Saturday, July 02, 2005


You arrive home
to this house, this brown
suburban house, made of crushed
autumn grass and old bottles.
I wonder if you'll notice that
the ghost in the chair isn't me,
but you rush out to play with
the dog, tossing indifferent
red and blue balls to the horizon.

The ghosts asks how your day was,
spreads lips to a grin, pretends
stones still can beat as hearts
before dying.

Ash pile at your feet, but you
don't see your trail til
you turn, and vague memories
drift of days when a flame once
roared high in your fireplace.


Michael Parker said...

Pris, I read this poem this morning and it carried with me the rest of the day, while mowing the yard and doing chores around the house. I couldn't stop thinking about awareness. Some people seem to be void of the gift, or they are just so self-centered and arrogant that they don't want to see what you have done for them, continue to do for them. It caused me to look inside, take an inventory of my actions: do I treat people as if they are mere ghosts? Do I turn their considerate words or deeds into ash and step on them? Do I recognize (and appreciate) the footprints of the many who have walked or still walk with me through this sojourn of experience?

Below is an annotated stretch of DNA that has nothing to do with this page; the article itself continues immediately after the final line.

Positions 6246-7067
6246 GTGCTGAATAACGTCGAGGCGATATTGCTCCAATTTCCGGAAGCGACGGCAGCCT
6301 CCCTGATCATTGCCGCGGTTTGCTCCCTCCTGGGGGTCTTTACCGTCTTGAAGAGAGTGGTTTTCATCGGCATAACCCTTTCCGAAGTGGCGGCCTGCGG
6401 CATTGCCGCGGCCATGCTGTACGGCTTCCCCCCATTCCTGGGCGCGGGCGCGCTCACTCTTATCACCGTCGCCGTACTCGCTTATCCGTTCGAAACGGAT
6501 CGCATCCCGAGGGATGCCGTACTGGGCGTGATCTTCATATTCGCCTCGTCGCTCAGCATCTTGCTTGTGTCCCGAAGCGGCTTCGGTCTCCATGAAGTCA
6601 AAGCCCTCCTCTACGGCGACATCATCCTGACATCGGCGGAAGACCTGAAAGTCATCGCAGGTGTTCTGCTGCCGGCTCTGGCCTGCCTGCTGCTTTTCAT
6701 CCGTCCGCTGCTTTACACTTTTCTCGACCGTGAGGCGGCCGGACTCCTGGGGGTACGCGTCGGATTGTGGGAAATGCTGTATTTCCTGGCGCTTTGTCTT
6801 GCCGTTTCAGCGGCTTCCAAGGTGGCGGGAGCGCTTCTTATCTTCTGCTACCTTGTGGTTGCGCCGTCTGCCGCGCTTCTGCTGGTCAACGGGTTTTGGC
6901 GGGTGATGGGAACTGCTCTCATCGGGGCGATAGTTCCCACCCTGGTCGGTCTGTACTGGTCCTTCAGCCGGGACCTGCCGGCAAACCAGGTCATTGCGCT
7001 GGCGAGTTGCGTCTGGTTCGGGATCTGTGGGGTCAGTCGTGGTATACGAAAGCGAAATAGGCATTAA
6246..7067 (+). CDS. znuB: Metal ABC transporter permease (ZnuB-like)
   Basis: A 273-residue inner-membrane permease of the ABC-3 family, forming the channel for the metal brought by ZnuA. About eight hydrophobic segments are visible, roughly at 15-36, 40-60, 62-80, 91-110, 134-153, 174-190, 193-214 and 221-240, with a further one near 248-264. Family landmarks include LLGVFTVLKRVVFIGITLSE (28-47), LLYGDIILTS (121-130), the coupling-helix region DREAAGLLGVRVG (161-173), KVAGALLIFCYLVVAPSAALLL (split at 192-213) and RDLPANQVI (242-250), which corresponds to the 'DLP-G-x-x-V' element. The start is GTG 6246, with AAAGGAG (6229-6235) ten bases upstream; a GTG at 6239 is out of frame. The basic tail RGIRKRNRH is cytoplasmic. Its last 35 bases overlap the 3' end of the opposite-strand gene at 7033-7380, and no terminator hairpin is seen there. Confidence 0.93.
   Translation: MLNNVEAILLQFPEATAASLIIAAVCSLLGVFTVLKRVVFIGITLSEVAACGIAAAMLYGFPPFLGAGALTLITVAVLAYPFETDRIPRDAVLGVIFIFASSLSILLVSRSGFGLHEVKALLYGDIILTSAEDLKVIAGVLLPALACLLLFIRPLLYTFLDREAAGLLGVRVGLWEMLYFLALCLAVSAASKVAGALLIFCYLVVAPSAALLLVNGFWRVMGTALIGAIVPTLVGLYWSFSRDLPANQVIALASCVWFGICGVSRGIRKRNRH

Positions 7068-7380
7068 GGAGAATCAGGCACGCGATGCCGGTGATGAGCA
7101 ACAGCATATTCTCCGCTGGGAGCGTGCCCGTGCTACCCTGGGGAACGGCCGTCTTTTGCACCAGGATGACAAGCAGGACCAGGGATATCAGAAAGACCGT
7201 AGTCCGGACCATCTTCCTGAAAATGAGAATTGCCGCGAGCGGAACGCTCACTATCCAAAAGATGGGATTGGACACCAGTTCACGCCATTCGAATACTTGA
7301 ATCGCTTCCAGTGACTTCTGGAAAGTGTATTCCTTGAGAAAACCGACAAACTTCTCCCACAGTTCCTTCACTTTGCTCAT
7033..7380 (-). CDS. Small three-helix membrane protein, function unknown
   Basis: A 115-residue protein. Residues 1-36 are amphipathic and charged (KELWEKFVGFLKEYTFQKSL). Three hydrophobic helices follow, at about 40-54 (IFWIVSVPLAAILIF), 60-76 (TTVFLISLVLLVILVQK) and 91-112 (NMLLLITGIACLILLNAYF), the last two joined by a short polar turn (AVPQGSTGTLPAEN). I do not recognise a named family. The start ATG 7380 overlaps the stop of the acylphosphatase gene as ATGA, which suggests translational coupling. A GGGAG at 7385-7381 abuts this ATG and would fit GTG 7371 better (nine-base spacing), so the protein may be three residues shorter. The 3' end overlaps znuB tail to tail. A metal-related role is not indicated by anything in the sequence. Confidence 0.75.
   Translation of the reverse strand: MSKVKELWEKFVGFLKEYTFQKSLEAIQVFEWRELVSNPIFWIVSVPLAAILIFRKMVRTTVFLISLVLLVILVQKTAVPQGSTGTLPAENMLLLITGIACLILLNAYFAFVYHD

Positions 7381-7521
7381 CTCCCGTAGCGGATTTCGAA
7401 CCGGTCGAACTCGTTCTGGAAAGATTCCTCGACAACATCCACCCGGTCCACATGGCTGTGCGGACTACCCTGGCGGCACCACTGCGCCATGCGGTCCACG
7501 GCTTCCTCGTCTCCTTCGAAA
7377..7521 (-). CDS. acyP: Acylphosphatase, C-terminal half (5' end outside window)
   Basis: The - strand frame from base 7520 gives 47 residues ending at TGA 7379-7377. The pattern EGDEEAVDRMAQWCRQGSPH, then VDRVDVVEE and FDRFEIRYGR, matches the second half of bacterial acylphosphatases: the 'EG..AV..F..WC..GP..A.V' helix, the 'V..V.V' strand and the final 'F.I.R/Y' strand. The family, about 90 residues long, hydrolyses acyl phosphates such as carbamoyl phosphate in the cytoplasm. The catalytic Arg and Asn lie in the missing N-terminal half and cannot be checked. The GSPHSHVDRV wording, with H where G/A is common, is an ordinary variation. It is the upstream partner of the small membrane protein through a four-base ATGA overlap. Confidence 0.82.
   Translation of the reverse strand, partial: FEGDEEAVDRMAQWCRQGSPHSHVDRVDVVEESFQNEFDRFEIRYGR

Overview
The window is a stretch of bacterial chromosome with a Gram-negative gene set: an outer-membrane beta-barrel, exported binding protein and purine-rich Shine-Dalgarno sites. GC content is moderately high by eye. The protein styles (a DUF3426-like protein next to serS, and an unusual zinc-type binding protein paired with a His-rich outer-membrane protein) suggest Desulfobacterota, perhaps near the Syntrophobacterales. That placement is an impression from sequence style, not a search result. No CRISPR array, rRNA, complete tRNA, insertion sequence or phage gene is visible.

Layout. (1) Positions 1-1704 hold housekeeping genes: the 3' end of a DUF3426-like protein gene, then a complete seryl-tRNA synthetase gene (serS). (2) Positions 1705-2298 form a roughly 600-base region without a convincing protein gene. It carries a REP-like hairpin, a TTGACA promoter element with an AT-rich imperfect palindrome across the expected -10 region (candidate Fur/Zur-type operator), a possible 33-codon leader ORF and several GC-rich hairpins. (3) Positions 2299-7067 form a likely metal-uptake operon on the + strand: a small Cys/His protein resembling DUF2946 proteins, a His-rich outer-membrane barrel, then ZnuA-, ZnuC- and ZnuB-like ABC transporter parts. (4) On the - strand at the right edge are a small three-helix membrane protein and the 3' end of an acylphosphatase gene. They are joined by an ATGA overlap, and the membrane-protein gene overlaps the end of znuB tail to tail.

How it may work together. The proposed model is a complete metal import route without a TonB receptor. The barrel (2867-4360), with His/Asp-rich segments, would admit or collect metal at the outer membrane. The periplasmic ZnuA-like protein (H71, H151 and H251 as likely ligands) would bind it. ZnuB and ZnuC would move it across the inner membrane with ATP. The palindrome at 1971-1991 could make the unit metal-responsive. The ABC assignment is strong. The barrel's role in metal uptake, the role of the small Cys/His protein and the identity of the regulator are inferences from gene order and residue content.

I like this very much. Excellent work, indeed.

Pris said...

This was one of those poems that pretty much wrote itself out of what I was feeling strongly at the time. I had to edit it back..usual for me with my poems...but the basic poem is as it came out. I'm glad it spoke to you. I don't think it would speak to those who trail through those ashes. They can't see and don't think about it.